Celebrate your success! But do it with humility

Dear Dave,

So many companies and entrepreneurs are hurting right now. With everything that’s going on in the world, I find myself ashamed to celebrate business successes. In the past, I’ve always shared highlights with our customers to show them how amazing they are and how much their support means. How can I navigate this time without making others feel bad?

Alyssa


Dear Alyssa,

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You know, in most cases people who ask this kind of question are already self-aware enough to celebrate their business success with grace and social awareness. You didn’t ask how to brag, you asked how you can still celebrate what’s going on in your business with your customers.

You’re not firing shots at other people when you do something like this with the right heart and an attitude of gratitude and humility. You’re not talking about jumping around and yelling about how great you are while saying everyone else is a doofus. All you’re doing is letting people know what’s working and that you’re thankful for it – and them.

People need to hear success stories. They need to hear stories about winning, whether times are good or bad. It might actually inspire and encourage them. It’s good news!

Dave


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529 Plan worries

Dear Dave,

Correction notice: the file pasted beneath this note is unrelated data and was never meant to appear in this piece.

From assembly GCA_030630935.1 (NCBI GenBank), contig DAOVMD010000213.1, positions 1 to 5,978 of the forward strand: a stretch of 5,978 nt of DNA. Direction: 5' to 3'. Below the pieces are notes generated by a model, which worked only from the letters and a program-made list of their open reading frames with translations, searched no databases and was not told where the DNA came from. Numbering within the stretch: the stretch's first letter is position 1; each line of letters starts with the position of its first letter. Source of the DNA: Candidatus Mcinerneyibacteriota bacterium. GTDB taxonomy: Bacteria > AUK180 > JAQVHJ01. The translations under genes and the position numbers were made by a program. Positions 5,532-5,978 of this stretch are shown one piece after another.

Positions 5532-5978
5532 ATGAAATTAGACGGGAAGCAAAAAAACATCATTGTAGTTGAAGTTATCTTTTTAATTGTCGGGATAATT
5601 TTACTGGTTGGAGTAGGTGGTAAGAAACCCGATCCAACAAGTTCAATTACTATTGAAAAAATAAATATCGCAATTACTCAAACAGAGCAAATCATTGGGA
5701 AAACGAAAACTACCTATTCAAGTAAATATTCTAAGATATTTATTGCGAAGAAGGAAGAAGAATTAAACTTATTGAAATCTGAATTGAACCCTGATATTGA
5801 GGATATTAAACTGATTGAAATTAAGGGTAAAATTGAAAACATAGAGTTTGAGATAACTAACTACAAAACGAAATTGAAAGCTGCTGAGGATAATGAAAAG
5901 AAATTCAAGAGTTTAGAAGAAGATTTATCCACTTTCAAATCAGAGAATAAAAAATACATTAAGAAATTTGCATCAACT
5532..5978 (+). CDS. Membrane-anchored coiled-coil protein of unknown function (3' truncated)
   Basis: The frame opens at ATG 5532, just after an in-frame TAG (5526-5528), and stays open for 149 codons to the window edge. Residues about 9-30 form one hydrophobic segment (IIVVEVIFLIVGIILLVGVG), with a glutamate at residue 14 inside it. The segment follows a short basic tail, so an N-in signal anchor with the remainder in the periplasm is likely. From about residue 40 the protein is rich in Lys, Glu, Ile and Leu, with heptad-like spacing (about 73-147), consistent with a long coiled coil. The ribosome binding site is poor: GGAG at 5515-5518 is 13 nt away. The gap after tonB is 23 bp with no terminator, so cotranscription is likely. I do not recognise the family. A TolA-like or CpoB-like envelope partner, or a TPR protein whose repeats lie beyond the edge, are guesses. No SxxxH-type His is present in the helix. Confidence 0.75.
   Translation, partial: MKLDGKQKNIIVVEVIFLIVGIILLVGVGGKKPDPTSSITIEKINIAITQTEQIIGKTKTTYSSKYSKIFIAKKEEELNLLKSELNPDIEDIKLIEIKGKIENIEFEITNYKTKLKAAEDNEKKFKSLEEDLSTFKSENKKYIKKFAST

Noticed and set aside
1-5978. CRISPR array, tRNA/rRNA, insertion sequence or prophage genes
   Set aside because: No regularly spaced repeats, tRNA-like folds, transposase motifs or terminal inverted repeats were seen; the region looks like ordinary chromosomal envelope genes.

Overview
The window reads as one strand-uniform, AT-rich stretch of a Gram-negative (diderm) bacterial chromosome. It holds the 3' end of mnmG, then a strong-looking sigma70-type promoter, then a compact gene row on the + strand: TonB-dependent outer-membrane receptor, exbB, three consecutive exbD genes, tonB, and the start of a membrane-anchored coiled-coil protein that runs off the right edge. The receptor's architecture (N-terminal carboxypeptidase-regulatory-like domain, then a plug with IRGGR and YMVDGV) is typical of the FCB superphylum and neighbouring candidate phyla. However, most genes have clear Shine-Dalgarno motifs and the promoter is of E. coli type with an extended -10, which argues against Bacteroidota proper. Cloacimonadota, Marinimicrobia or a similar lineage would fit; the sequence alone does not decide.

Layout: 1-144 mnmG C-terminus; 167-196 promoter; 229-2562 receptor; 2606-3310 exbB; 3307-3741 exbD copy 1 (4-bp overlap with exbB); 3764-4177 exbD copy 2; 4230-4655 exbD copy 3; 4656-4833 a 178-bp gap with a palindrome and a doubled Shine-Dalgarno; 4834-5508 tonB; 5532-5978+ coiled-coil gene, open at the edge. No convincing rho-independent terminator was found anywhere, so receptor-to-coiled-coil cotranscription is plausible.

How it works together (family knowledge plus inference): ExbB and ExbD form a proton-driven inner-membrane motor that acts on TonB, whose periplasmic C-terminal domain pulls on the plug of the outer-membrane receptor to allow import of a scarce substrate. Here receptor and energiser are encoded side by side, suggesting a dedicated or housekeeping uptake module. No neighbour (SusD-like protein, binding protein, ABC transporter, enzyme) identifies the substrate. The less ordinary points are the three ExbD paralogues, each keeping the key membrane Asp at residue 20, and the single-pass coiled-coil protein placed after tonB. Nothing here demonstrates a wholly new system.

My husband and I are about to start Baby Step 5. We want to save money for college to help our children, but we’re a little worried about starting a 529 Plan and being penalized if we pull the money out for trade school or they don’t finish their studies. What do you think we should do?

Dani


Dear Dani,

You’d only be taxed on the growth, not what you put into the plan. And you’d be taxed on the growth anyway if you put it into something else, so there’s no reason not to go with a 529 Plan.

The truth is a 529 will work for a lot of trade schools. It may not be accepted if they do a straight-up apprenticeship, but it’s fine for a course of study at a vo-tech school.

Now, if you don’t use all of what’s in your 529 for education, the portion that goes unused will be taxed. You’ll want a chunk of cash sitting in your 529, enough to make a difference in their educational goals, but you don’t want to overfund it.

Dave

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